Word of the Day

Wednesday, December 14, 2005


\PAL-uh-din\ , noun;
A knight-errant; a distinguished champion of a medieval king or prince; as, the paladins of Charlemagne.
A champion of a cause.
Once in power, though, Clinton stumbled repeatedly over obstacles created by the schizoid campaign he had conducted, in which he had cast himself simultaneously as the champion of a more conservative Democratic credo and as a paladin of the party's traditional activism.
-- Robert Shogan, The Fate of the Union
Even Columbia University economist Jagdisch Baghwati, the paladin of free trade, calls for controls on capital flow.
-- "Terrors in the Sun", The Nation, June 29, 1998
Matisse, paladin of modernism, is a long way from us now.
-- Robert Hughes, "The Color of Genius", Time, September 28, 1992
. . .the celebrated but distrusted paladin of imperialism and the romantic conception of life, the swashbuckling militarist, the vehement orator and journalist, the most public of public personalities in a world dedicated to the cultivation of private virtues, the Chancellor of the Exchequer of the Conservative Government then in power, Mr. Winston Churchill.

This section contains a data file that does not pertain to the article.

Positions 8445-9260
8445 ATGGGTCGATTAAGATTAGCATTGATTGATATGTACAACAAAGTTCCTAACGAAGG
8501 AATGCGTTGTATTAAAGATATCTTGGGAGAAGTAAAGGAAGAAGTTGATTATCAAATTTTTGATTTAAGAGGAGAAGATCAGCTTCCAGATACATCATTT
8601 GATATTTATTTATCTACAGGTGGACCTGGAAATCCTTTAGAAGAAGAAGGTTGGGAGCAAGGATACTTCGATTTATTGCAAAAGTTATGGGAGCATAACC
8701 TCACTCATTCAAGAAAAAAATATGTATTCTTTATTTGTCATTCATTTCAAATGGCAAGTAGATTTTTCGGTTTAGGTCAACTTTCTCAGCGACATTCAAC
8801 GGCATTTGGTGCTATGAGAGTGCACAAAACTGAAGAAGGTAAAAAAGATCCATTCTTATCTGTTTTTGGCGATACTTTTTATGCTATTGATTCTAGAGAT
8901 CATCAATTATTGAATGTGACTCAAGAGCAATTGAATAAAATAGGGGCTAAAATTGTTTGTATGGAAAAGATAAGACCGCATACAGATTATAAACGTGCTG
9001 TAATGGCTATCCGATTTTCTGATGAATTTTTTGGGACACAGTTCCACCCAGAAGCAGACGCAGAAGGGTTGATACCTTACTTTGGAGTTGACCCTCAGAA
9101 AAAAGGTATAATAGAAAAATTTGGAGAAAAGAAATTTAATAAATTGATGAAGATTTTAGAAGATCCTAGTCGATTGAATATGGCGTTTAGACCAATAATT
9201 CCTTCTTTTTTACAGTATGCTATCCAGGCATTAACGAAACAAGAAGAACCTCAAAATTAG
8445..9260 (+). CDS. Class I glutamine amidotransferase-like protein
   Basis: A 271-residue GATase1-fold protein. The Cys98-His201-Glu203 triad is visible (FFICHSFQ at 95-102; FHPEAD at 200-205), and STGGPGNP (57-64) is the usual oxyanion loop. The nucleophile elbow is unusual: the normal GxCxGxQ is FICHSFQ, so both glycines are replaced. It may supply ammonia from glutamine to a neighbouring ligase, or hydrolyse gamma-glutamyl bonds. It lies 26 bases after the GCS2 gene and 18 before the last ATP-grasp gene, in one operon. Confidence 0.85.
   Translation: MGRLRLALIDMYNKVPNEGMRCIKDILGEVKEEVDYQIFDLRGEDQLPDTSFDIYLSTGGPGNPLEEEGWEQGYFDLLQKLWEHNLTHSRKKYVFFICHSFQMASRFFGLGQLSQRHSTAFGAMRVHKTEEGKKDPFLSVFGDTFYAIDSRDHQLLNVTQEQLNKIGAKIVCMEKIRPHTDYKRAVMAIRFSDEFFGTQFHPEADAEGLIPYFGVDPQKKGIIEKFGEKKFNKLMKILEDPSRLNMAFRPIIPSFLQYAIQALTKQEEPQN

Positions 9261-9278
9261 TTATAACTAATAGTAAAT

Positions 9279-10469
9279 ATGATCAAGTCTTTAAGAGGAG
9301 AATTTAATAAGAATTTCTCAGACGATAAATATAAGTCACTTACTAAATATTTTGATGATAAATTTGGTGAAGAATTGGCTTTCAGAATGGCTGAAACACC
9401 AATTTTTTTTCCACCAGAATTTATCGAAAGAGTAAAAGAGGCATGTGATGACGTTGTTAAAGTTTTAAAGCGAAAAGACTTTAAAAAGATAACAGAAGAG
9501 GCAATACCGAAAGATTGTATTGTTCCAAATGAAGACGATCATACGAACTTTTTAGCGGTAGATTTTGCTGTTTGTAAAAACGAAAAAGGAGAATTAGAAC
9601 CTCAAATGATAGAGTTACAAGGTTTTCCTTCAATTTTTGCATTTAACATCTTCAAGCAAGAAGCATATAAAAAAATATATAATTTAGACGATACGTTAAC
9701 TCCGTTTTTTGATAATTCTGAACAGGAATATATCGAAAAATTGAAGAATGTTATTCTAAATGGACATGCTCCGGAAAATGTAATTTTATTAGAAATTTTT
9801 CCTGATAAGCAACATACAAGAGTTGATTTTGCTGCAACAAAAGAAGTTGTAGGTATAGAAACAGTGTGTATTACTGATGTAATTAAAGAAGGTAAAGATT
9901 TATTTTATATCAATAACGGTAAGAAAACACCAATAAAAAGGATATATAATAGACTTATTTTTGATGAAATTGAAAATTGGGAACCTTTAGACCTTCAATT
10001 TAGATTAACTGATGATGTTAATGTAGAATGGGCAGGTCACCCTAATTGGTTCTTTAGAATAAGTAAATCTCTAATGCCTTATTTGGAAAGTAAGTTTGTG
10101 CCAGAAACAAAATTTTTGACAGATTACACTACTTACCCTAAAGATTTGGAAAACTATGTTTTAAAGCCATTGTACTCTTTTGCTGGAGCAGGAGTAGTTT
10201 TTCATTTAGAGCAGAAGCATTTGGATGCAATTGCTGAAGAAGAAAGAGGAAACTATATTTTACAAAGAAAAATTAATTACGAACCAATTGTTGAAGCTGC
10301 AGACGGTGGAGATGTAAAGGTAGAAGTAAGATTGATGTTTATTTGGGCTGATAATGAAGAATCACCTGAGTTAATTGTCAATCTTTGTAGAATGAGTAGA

-- Isaiah Berlin, "Mr. Churchill", The Atlantic, September 1949
Paladin derives from Late Latin palatinus, "an officer of the palace," from Latin palatium, "royal residence, palace," from Palatium, one of the seven hills of Rome, on which Augustus had his residence.
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